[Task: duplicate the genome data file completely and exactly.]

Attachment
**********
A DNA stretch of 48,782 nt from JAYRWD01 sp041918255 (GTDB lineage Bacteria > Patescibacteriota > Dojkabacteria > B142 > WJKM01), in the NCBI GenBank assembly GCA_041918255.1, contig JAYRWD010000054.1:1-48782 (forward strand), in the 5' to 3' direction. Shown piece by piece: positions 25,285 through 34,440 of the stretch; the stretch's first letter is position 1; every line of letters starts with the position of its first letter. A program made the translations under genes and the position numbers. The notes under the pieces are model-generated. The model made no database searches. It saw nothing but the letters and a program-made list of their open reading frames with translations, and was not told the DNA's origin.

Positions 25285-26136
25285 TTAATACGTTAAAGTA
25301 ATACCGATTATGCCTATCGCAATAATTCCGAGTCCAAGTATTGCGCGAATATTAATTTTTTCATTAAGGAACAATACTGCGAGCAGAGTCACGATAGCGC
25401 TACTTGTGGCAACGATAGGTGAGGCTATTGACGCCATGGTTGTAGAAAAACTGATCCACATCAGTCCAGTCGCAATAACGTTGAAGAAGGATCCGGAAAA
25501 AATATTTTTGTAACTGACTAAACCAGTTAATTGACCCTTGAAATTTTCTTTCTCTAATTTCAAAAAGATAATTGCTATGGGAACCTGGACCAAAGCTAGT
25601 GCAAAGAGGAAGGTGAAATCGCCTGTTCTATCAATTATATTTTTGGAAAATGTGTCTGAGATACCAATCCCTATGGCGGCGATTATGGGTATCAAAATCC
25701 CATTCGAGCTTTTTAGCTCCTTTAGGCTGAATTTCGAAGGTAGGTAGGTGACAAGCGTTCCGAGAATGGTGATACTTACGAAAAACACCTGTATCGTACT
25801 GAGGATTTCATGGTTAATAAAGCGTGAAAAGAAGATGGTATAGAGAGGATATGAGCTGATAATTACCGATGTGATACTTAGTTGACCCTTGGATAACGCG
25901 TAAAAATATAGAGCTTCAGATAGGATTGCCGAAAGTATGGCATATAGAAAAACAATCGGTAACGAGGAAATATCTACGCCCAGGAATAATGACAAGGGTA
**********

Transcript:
A DNA stretch of 48,782 nt from JAYRWD01 sp041918255 (GTDB lineage Bacteria > Patescibacteriota > Dojkabacteria > B142 > WJKM01), in the NCBI GenBank assembly GCA_041918255.1, contig JAYRWD010000054.1:1-48782 (forward strand), in the 5' to 3' direction. Shown piece by piece: positions 25,285 through 34,440 of the stretch; the stretch's first letter is position 1; every line of letters starts with the position of its first letter. A program made the translations under genes and the position numbers. The notes under the pieces are model-generated. The model made no database searches. It saw nothing but the letters and a program-made list of their open reading frames with translations, and was not told the DNA's origin.

Positions 25285-26136
25285 TTAATACGTTAAAGTA
25301 ATACCGATTATGCCTATCGCAATAATTCCGAGTCCAAGTATTGCGCGAATATTAATTTTTTCATTAAGGAACAATACTGCGAGCAGAGTCACGATAGCGC
25401 TACTTGTGGCAACGATAGGTGAGGCTATTGACGCCATGGTTGTAGAAAAACTGATCCACATCAGTCCAGTCGCAATAACGTTGAAGAAGGATCCGGAAAA
25501 AATATTTTTGTAACTGACTAAACCAGTTAATTGACCCTTGAAATTTTCTTTCTCTAATTTCAAAAAGATAATTGCTATGGGAACCTGGACCAAAGCTAGT
25601 GCAAAGAGGAAGGTGAAATCGCCTGTTCTATCAATTATATTTTTGGAAAATGTGTCTGAGATACCAATCCCTATGGCGGCGATTATGGGTATCAAAATCC
25701 CATTCGAGCTTTTTAGCTCCTTTAGGCTGAATTTCGAAGGTAGGTAGGTGACAAGCGTTCCGAGAATGGTGATACTTACGAAAAACACCTGTATCGTACT
25801 GAGGATTTCATGGTTAATAAAGCGTGAAAAGAAGATGGTATAGAGAGGATATGAGCTGATAATTACCGATGTGATACTTAGTTGACCCTTGGATAACGCG
25901 TAAAAATATAGAGCTTCAGATAGGATTGCCGAAAGTATGGCATATAGAAAAACAATCGGTAACGAGGAAATATCTACGCCCAGGAATAATGACAAGGGTA